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Old   January 10, 2008, 05:46
Default Wavy residuals
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I am doing a CHT simulation of the cooling system of a pump. My model consists of a Motor covering (whose inner wall is the source of heat), outer Outer covering and inbetween them is the fluid. The fluid is cooled in a flange. I am simulating this full setup with flange.

In order to finalise with the boudary layer, I am doing a simulation only with the fluid region, which travels from the flange to the region between Motor covering and Outer covering. The fluid domain has 3.3 M hexa cells. I am doing with a SST turbulence and gamma model 260 transitional turbulence. The model has a Inlet with mass flow rate and opening with open pres. and dirn and both inlet and opening with a fixed temperature. I had set up a Conservation target of 0.01 and Max residual target of 1e-5

I did the simulation with a autotimescale (0.1s) and after about 100 iterations the Momentum, Mass and Heat transfer residual graphs keeps oscillating. I re-tried the simulation with a physical timescale of 0.4s and I found no improvement. For both the simulations I did until 500 iterations.


The max. RMS residual is 1.2e-04

My domain imbalances are:
Domain 1 Domain 2
U-Mom 0.0642 % -0.0879 %
V-Mom 0.0258 % -0.0103 %
W-Mom 0.0266 % -0.0162 %
P-Mass 0.0659 % -0.0667 %
H-Energy 0.0721 % -0.0661 %

The monitor points of Temperature on both the domains are stable (horizontal graph).
The monitor point of Velocity on Domain 2 is stable and the one in Domain 1 is not.


1. Has my simulation converged?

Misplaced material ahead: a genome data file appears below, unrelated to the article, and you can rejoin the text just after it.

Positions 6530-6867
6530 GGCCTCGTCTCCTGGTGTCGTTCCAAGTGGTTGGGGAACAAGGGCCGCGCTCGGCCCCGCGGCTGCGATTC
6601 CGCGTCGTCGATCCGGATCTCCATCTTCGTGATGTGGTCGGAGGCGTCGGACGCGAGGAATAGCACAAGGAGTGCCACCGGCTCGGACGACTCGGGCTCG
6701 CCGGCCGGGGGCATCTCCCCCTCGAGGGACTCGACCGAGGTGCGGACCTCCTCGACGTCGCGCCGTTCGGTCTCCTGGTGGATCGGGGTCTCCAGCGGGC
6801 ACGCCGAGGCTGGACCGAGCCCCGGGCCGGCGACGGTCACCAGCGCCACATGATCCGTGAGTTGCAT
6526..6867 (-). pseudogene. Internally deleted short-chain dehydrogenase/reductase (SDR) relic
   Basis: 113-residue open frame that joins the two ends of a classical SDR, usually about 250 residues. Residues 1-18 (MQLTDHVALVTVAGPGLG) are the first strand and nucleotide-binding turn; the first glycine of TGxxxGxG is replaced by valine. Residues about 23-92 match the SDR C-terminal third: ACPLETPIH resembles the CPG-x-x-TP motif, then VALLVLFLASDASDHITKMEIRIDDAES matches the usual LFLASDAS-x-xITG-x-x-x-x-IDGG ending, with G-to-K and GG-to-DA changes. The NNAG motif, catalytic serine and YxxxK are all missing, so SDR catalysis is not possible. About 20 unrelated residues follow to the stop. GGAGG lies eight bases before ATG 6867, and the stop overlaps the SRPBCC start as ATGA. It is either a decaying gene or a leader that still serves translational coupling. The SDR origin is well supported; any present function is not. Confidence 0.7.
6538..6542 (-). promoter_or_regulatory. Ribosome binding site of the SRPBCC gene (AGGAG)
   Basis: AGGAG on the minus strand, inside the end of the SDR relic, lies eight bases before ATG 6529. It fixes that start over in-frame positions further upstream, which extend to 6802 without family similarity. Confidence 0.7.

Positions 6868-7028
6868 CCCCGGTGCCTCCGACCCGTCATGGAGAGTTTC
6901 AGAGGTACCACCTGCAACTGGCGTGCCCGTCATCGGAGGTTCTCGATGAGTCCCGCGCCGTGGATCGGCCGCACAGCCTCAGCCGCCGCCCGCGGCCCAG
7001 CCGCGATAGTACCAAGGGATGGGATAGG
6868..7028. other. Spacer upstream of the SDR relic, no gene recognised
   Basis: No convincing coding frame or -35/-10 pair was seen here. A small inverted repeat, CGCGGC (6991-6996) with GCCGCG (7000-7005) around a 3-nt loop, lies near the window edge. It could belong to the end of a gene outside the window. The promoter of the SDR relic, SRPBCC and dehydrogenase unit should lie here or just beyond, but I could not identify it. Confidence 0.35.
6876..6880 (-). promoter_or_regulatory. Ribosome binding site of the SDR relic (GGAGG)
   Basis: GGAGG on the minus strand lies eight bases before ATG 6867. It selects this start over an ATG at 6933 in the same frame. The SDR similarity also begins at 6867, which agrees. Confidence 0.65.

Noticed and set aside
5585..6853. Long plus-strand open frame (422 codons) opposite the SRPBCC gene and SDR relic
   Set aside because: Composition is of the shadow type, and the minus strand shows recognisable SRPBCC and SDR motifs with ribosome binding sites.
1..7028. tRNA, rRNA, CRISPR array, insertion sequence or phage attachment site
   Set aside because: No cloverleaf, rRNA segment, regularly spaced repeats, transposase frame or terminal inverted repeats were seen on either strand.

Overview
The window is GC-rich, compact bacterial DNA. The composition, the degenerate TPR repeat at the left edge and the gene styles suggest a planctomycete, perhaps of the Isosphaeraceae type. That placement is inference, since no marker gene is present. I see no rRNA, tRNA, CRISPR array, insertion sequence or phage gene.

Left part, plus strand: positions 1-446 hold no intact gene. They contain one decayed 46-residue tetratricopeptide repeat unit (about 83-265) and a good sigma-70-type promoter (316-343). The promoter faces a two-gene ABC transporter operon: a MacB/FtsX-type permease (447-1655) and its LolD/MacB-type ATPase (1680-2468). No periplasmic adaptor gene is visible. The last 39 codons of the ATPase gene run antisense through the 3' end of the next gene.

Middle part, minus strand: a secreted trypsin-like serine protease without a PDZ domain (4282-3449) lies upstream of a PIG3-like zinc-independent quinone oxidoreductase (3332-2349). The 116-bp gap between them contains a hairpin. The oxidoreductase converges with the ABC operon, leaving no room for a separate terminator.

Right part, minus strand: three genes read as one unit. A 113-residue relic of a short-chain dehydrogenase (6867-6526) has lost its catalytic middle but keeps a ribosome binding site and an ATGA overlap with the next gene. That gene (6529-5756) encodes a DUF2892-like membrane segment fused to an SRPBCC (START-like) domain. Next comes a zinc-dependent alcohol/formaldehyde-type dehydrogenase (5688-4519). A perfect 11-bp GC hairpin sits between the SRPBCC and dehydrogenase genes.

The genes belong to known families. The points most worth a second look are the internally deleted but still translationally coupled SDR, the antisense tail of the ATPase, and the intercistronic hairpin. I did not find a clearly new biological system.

2. What does the wavy nature of the residuals imply?
3. What does the monitor point velocity on domain 1 imply while the velocity on domain 2 is stable?

Any sort of help is really appreciated.
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Old   January 10, 2008, 06:39
Default Re: Wavy residuals
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Is this perhaps indicating that the real solution is oscillatory not steady (e.g. something like vortex shedding, intermittant plumes, etc would occur in reality...)? That's certianly what I happened in a recent calculation of mine.

So, if you can rule out a localised mesh problem, etc, then perhaps you need to consider a time-dependent simulation to see if you can capture any oscillatory behaviour explicitly? Of course that's time consuming, so don't just trust me: I think the ANSYS documents give advice on this, and it's covered in the best practice guidelines and FAQs linked from this website - I saw it somewhere again just yesterday and will post the exact link if I find it - so investigate the advice there first!

Anyway, good luck, andy
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Old   January 10, 2008, 11:28
Default Re: Wavy residuals
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Hi Subha,

It may help to view the regions where the residuals are still large. You may have an isolated region where the solution is changing but is having little effect on the rest of the solution domain. To view the residuals you can either enable the expert parameter "output eq residuals = t" or enable the output of residuals in Pre from the Output Control panel.

Visualizing the flow in the non-converged region may help determine the issue. It could be physical, due to a separation for instance, you numerical, due to poor quality elements or large expansion ratios (a very common problem arises where you have a very fine inflation layer and a massive jump in volume from the last prism to the first tet).

I would also try varying the timestep a bit further. You can try running with a very large timestep (say 40 [s] or a very small one (.04 [s]). You should also compare the timestep with the actual advection time. To do so, calculate streamlines from your inlet and look at the maximum time on the streamlines as well as the average time on the streamlines (which eliminates the effects of a few streamlines getting hung up in separated regions). The average time on a streamline actually serves quite well as an estimate of the necessary physical timescale.

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Old   January 10, 2008, 18:40
Default Re: Wavy residuals
Glenn Horrocks
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